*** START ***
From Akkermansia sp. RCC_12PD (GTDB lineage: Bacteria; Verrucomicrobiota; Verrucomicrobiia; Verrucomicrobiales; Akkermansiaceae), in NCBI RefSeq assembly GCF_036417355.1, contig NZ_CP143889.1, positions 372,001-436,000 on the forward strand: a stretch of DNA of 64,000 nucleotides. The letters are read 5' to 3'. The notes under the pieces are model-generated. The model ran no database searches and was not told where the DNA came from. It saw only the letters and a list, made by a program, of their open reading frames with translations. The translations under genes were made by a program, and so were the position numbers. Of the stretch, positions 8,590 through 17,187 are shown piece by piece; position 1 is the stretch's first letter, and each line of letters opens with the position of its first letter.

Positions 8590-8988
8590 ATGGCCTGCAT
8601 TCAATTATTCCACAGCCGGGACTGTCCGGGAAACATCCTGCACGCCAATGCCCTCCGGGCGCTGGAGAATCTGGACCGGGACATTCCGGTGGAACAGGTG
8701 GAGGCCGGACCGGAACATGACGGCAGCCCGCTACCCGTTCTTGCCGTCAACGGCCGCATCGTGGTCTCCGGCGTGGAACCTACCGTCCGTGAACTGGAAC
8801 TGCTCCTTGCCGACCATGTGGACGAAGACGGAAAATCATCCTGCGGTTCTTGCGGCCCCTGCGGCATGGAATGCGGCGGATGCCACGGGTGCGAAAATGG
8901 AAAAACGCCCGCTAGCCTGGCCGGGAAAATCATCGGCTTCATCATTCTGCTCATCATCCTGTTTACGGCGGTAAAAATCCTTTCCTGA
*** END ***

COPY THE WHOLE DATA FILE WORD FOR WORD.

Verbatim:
From Akkermansia sp. RCC_12PD (GTDB lineage: Bacteria; Verrucomicrobiota; Verrucomicrobiia; Verrucomicrobiales; Akkermansiaceae), in NCBI RefSeq assembly GCF_036417355.1, contig NZ_CP143889.1, positions 372,001-436,000 on the forward strand: a stretch of DNA of 64,000 nucleotides. The letters are read 5' to 3'. The notes under the pieces are model-generated. The model ran no database searches and was not told where the DNA came from. It saw only the letters and a list, made by a program, of their open reading frames with translations. The translations under genes were made by a program, and so were the position numbers. Of the stretch, positions 8,590 through 17,187 are shown piece by piece; position 1 is the stretch's first letter, and each line of letters opens with the position of its first letter.

Positions 8590-8988
8590 ATGGCCTGCAT
8601 TCAATTATTCCACAGCCGGGACTGTCCGGGAAACATCCTGCACGCCAATGCCCTCCGGGCGCTGGAGAATCTGGACCGGGACATTCCGGTGGAACAGGTG
8701 GAGGCCGGACCGGAACATGACGGCAGCCCGCTACCCGTTCTTGCCGTCAACGGCCGCATCGTGGTCTCCGGCGTGGAACCTACCGTCCGTGAACTGGAAC
8801 TGCTCCTTGCCGACCATGTGGACGAAGACGGAAAATCATCCTGCGGTTCTTGCGGCCCCTGCGGCATGGAATGCGGCGGATGCCACGGGTGCGAAAATGG
8901 AAAAACGCCCGCTAGCCTGGCCGGGAAAATCATCGGCTTCATCATTCTGCTCATCATCCTGTTTACGGCGGTAAAAATCCTTTCCTGA